United States ex rel. O’Donnell v. Countrywide Home Loans, Inc., No. 15-496 (2d Cir. 2016)
This is an incredible decision. Essentially the judge was saying that Bank of America cannot be held accountable for Countrywide frauds. They claim this is because the admittedly reckless and contemptuously misrepresented sales of fraudulent loans, the appeals court claims, somehow weren't proof of fraud! Somehow they weren't reckless and contemptuous enough. In my opinion this court's decision was reckless and contemptuous of the 7th amendment and rule of law. I'm no lawyer and I'd love it if some lawyer could justify this decision. I'm sure some can. I hope this gets appealed to the SCOTUS and that we have a less corrupt SCOTUS to hear the appeal. It just sounds really, really wrong.
Seventh Amendment What's that?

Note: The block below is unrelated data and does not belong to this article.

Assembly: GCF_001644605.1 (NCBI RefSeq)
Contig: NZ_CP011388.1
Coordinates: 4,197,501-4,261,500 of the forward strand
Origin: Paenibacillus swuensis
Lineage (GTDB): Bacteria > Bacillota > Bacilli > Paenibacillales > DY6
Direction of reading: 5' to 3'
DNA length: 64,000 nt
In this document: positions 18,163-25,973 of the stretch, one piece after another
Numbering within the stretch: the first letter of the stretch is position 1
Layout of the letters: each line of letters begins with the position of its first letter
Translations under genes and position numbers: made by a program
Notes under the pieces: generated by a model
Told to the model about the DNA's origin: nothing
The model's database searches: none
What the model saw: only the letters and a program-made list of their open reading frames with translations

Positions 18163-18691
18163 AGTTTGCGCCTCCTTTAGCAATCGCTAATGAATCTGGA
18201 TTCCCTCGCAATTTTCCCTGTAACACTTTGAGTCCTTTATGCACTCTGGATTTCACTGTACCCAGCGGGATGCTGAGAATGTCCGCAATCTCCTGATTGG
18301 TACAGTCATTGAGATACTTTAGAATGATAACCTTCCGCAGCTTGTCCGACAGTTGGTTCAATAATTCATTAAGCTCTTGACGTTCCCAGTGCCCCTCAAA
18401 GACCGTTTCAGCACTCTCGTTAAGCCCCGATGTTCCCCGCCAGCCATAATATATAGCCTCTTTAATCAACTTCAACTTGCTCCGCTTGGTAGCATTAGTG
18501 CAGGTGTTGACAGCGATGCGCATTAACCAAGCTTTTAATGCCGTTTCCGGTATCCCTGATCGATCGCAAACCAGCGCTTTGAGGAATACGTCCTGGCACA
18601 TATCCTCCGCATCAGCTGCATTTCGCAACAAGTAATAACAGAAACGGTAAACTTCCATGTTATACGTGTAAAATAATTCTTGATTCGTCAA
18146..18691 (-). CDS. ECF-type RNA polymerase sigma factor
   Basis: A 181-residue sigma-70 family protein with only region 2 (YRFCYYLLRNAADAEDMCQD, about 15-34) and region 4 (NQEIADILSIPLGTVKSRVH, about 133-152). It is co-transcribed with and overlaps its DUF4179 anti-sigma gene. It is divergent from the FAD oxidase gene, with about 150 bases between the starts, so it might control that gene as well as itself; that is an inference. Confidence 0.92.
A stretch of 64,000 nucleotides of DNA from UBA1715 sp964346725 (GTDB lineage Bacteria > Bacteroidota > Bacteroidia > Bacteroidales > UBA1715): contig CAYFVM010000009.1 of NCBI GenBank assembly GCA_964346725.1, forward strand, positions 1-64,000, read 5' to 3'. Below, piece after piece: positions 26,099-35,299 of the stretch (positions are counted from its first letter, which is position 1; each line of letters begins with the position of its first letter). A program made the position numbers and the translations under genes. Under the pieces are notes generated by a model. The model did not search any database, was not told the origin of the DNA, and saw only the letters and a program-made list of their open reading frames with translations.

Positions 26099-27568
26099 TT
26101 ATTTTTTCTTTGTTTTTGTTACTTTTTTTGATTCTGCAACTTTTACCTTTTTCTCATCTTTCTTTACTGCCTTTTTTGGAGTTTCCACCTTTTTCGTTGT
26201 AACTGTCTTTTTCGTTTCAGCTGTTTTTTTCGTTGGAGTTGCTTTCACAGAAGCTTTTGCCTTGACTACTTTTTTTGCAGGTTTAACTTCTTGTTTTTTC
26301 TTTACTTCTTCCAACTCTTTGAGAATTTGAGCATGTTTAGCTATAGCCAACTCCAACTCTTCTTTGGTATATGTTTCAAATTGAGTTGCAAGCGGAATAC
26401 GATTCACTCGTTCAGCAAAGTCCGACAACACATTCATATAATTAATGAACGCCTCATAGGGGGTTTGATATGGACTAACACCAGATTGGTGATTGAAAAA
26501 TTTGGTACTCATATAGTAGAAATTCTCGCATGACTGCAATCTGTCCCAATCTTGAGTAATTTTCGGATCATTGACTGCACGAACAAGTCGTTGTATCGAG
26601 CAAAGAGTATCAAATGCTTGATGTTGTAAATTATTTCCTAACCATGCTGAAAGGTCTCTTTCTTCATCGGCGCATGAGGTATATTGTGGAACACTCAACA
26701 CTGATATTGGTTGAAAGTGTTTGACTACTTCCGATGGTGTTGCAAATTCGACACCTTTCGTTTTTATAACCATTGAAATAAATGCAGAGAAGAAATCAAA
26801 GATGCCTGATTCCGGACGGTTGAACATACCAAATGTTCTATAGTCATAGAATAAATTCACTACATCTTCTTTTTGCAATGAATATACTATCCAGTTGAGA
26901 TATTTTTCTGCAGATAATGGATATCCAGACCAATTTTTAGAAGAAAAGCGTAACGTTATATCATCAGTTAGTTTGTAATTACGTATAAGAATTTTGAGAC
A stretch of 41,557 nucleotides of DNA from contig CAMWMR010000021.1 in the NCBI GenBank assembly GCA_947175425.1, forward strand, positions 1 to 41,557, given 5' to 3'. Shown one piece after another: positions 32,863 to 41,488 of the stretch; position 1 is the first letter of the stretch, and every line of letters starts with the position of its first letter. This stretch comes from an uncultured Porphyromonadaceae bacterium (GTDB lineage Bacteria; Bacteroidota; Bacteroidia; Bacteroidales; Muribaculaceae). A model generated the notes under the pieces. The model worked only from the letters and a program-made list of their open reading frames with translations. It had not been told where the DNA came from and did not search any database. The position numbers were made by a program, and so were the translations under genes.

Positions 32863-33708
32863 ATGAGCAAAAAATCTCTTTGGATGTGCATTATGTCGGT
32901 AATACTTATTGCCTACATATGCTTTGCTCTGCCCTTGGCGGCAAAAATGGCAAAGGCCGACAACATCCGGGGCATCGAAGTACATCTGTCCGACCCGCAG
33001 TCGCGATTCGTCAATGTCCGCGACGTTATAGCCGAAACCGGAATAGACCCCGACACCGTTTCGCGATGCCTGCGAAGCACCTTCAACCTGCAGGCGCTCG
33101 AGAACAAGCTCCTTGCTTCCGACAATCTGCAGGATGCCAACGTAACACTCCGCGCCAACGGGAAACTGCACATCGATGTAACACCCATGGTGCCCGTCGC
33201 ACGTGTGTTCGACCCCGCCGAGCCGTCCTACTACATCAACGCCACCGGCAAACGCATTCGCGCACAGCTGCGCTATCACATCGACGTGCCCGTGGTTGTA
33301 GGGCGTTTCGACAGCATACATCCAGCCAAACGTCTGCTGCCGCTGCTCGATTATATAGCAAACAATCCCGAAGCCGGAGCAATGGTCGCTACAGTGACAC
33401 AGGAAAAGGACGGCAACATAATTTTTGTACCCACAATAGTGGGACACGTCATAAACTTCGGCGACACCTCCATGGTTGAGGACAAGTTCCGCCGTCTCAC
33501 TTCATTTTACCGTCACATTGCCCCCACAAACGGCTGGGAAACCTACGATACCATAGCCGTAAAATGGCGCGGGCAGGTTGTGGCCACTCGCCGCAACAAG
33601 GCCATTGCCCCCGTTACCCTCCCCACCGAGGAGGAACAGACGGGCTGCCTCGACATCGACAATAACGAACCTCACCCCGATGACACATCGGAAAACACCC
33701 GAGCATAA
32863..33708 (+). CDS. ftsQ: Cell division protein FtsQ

Appeals courts aren't even supposed to over-rule jury decisions findings of fact according to the 7th amendment and it's interpretation over the years. As a reminder this is the text of the 7th amendment:
"In Suits at common law, where the value in controversy shall exceed twenty dollars, the right of trial by jury shall be preserved, and no fact tried by a jury, shall be otherwise reexamined in any Court of the United States, than according to the rules of the common law."
Which is why the Judges make their claims based on lip service to common law:
"When can a breach of contract also support a claim for fraud? This question—long an issue in common-law courts—comes before us..."
The Courts decision seems to be based on their claim that the lower court used the wrong definition of fraud in it's jury instructions and that the Countrywide folks didn't meet that definition. And thus the Jury's findings are somehow invalid and the defendant's behavior was not in fact fraudulent.
False and Reckless misrepresentations?
The Judges of the appeals case substitute this definition: